It used to be that the three-day holiday from October 31 to November 2 was celebrated solemnly in the Philippines with families visiting dearly departed loved ones in cemeteries across the country. With the Western influence on Halloween celebrations, Trick or Treat and fun costume parties have now become a tradition in these islands as well.
This year, however, The Manila Times stumbled upon a very interesting and more “localized” approach in celebrating Halloween, combining old folk tales with modernized concepts that brings Shake-Rattle and Roll movies—and this endeavor—to reality.
David Willis, the American creative director behind such blockbuster movies a The Matrix, House of Wax, and Star Wars, brings the Halloween Haunts Scream Park to the Philippines, where “traditional [mythological]elements from the Philippines and around Asia are combined with US-style Halloween themes.”
Willis, who is a proud “monster-maker,” chose the country to launch this unique project precisely because of the Filipino’s “interesting horror stories. In fact, he finds quite a number of them “really disturbing.”
“When I heard the story of the aswang who feeds on aborted babies, I thought, that’s pretty disturbing, and that gave me the idea of putting up a scare park,” Willis told The Manila Times.
Aware that a Halloween-themed park is not a new concept, Willis went ahead with his pet project because he believes “it’s fun to get scared and it serves as an excuse to dress up!”
Taking inspiration from old, local folk tales, Willis built three scare zones for the Halloween Haunts Scream Park, located in the city of Manila. The first is the “White Lady” in an abandoned house, a widely popular Filipino horror character whose sightings are still reported to this day in barrios all over the country.
Willis took the US-horror movie concepts of The Conjuring and Insidious, and turned the White Lady into a witch-like character feeding off innocent souls and turning them into damned, mass killing murders.
Next-door is a graveyard where zombies abound. Far from the idea of The Walking Dead series, or movies like Resident Evil or 28 Days Later where the “Frankenstein-like” creatures are infected with viruses, Willis took a more traditional approach for his zombies using the Filipino practice of visiting cemeteries on All Saints and All Souls days. There, they literally “rise from the dead” when park visitors come around.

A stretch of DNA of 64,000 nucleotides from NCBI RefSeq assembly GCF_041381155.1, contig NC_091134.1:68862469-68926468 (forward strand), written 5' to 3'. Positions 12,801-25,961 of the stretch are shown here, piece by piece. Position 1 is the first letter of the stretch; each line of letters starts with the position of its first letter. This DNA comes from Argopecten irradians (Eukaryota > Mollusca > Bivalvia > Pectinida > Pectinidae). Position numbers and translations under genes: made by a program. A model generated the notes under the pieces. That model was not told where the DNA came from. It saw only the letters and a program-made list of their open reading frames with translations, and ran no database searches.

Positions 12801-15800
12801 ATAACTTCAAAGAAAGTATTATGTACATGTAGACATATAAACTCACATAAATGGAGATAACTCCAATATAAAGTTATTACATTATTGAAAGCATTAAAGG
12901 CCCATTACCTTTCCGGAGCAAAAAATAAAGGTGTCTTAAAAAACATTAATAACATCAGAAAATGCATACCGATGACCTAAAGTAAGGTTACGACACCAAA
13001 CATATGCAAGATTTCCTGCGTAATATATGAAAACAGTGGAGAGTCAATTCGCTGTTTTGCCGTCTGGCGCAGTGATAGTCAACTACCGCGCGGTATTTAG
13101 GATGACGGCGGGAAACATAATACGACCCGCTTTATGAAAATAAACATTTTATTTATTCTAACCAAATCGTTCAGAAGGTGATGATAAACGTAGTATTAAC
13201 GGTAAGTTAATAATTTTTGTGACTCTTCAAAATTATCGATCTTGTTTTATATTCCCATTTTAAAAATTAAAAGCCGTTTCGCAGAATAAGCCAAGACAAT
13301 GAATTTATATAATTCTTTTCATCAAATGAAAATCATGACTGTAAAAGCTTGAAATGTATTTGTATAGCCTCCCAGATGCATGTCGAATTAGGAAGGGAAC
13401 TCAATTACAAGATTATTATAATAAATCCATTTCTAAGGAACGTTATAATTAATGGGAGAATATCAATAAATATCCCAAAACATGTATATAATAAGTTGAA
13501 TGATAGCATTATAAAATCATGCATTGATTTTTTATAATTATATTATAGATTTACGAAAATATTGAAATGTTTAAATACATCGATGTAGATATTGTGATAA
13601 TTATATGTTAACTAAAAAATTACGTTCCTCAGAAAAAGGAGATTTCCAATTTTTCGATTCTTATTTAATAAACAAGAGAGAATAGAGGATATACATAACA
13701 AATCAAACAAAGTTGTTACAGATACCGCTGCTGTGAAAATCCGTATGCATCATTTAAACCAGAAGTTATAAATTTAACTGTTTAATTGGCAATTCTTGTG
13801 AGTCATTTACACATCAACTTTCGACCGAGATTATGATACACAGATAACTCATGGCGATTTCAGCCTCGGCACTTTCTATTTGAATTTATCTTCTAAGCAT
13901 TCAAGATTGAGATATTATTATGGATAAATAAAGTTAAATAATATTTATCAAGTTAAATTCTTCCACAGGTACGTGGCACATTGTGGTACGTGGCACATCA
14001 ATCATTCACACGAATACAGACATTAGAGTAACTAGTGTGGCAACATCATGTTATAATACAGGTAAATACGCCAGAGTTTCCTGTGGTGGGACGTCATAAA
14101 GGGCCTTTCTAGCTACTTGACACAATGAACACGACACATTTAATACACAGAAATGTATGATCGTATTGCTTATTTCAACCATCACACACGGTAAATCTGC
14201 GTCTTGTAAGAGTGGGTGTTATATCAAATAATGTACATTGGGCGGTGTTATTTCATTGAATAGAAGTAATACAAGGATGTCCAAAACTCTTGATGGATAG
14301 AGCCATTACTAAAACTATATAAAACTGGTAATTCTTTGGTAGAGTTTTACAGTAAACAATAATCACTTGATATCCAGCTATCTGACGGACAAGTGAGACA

The third scare zone, which will open in November, is called the “Mental Hospital,” and inspired by the true-to-life Clark Air Base Hospital, apparently considered one of the scariest places in the country.
Why so? As the story goes, a tragedy took place at the Clark Air Base Hospital’s Home Plate Canteen when merrymakers celebrating Christmas were killed in an air raid launched by the Japanese in 1941. The community swears that violent spirits and anxious souls never left the hospital canteen, so much so that one day, authorities decided to close it off to the public.
Far from ordinary
Willis, who invested $1 million from his own pocket to make the scare-themed park a reality, declares the Halloween Haunts Scream Park is “not your ordinary theme park.”
His definition of a typical theme park is one with big roller coaster rides and huge amusement houses. Halloween Haunts, on the other hand, caters to the Filipino’s penchant for “eating, drinking and being entertained.”
He even included a “Christmas-themed Halloween scare park” concept in his offerings, what with the season being so close and important to Filipinos. Similar to the Nightmare Before Chirstmas concept, this one has a twist, which he refuses to reveal. This feature is open on select nights from October 31 to January 5, and promises a “frightening holiday season for Filipinos who want to experience something new and different.”
“Doing things right is what sets this apart from the typical haunted houses in theme parks. Being in this business for so long, I’ve learned how to set the mood, knowing the production, and how to frighten the audience, and that’s what makes this different from the others,” Willis added.
Even his marketing approach is unconventional. “We let the public create the hype, which is different from usual advertising productions done in the country. We give out as little information possible, and we let the public anticipate more.”
Located at the corner of Diosdado Macapagal Blvd. and Sen. Gil Puyat Ave. in Pasay City, Halloween Haunts Scream Park is open to visitors aged 13 years old and above. Sundays are reserved for families with smaller children, complete with live entertainment and food offerings.
For more information, log on to www.halloweenhaunts.ph.